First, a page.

Cooke and other entrepreneurs had planned to build the nation's second transcontinental railroad, called the Northern Pacific Railway. Cooke's firm provided the financing, and ground was broken near Duluth, Minnesotamarker, for the line on February 15, 1870. But just as Cooke was about to swing a $300 million government loan in September 1873, reports circulated that his firm's credit had become nearly worthless. On September 18, the firm declared bankruptcy. The Northern Pacific was not completed until 1883, and then by another financier: Henry Villard.


The failure of the Jay Cooke bank, followed quickly by that of Henry Clews, set off a chain reaction of bank failures and temporarily closed the New York stock market. Factories began to lay off workers as the United States slipped into depression. The effects of the panic were quickly felt in New York, more slowly in Chicago, Virginia City and San Francisco.

The New York Stock Exchangemarker closed for ten days starting September 20. Of the country's 364 railroads, 89 went bankrupt. A total of 18,000 businesses failed between 1873 and 1875. Unemployment reached 14% by 1876, during a time which became known as the Long Depression. Construction work lagged, wages were cut, real estate values fell and corporate profits vanished.

Wage cuts and poor working conditions among American railroad workers resulted in the Great Railroad Strike of 1877, preventing the trains from moving, especially in Pennsylvania and the great railway hub of Chicago. President Rutherford B. Hayes sent in federal troops in an attempt to stop the strikes. Fights between strikers and troops killed more than 100 and left many more injured. Further trouble came in July 1877 in the form of a crash in the market for lumber, resulting in the bankruptcy of several leading Michigan lumbering concerns. The effects of the resulting second business slump reached California by 1878.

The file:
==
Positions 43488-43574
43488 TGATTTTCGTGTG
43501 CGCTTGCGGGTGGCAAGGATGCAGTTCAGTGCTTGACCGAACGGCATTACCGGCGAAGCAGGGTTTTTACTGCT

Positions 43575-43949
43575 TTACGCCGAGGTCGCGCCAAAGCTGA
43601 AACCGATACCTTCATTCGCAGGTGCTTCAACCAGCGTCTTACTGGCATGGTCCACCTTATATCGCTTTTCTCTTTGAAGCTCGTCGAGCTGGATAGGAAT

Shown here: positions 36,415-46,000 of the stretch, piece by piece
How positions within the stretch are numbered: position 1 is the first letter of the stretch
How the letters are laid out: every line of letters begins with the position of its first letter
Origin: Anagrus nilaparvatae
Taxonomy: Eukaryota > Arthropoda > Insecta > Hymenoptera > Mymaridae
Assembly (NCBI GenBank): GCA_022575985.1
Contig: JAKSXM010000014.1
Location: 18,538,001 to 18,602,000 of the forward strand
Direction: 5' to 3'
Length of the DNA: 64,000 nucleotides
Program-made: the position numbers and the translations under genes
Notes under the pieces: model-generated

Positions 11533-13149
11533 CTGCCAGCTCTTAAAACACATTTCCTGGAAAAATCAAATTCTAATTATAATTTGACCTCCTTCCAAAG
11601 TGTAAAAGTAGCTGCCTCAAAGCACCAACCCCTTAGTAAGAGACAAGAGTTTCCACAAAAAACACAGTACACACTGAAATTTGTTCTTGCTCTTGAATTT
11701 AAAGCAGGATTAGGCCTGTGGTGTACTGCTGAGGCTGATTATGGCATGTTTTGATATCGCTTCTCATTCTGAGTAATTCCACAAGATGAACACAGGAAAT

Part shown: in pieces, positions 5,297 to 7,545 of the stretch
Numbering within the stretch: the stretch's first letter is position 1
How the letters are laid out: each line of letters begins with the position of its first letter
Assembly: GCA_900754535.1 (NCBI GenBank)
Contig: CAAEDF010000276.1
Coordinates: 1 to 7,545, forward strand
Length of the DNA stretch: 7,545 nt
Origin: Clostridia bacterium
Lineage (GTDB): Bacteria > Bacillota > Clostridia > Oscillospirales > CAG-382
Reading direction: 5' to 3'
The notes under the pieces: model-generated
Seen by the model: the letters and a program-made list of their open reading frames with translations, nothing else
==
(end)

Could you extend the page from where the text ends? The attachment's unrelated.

The tension between workers and the leaders of banking and manufacturing interests lingered on well after the depression lifted in the spring of 1879, the end of the crisis coinciding with the beginning of the great wave of immigration into the United States which lasted until the early 1920s.

Poor economic conditions caused voters to turn against the Republican Party. In the 1874 congressional elections, the Democrats assumed control of the House. Public opinion during the period made it difficult for the Grant Administration to develop a coherent policy regarding the Southern states. The North began to steer away from Reconstruction. As Southern states fell to the Democrats, African Americans found that they could no longer pursue activist policies of reform. Retrenchment was a common response of southern states to state debts during the depression. As funds were cut from state governments, education often suffered, despite being an integral part of blacks’ hopes for social reform. Finally, the election of the Republican candidate, Rutherford B. Hayes, to the Presidency in the disputed election of 1876 led to the end of Reconstruction in March 1877.

Parallel events in Germany and Austria

A similar process of overexpansion was going on in Germany and Austria, where the period from German unification in 1870-71 to the crash in 1873 came to be called the Gründerjahre or "founders' years". A liberalized incorporation law in Germany led to the founding of new enterprises, such as the Deutsche Bank, as well as the incorporation of established ones. Euphoria over the military victory against France in 1871, combined with the influx of capital from the payment by France of war reparations, encouraged stock market speculation in railways, factories, docks, steamships - in short, the same areas of overexpansion as in the United States. It was in the immediate aftermath of Bismarck's victory against Francemarker that he began the process of silver demonetization. The process began on 23 November 1871 and cumulated in the introduction of the gold mark on 9 July 1873 as the currency for the new united reich to replace the silver coins of all the constituent parts. Germany was now on the gold standard. Demonetization of silver was therefore a common element in the crises on both sides of the Atlantic Oceanmarker.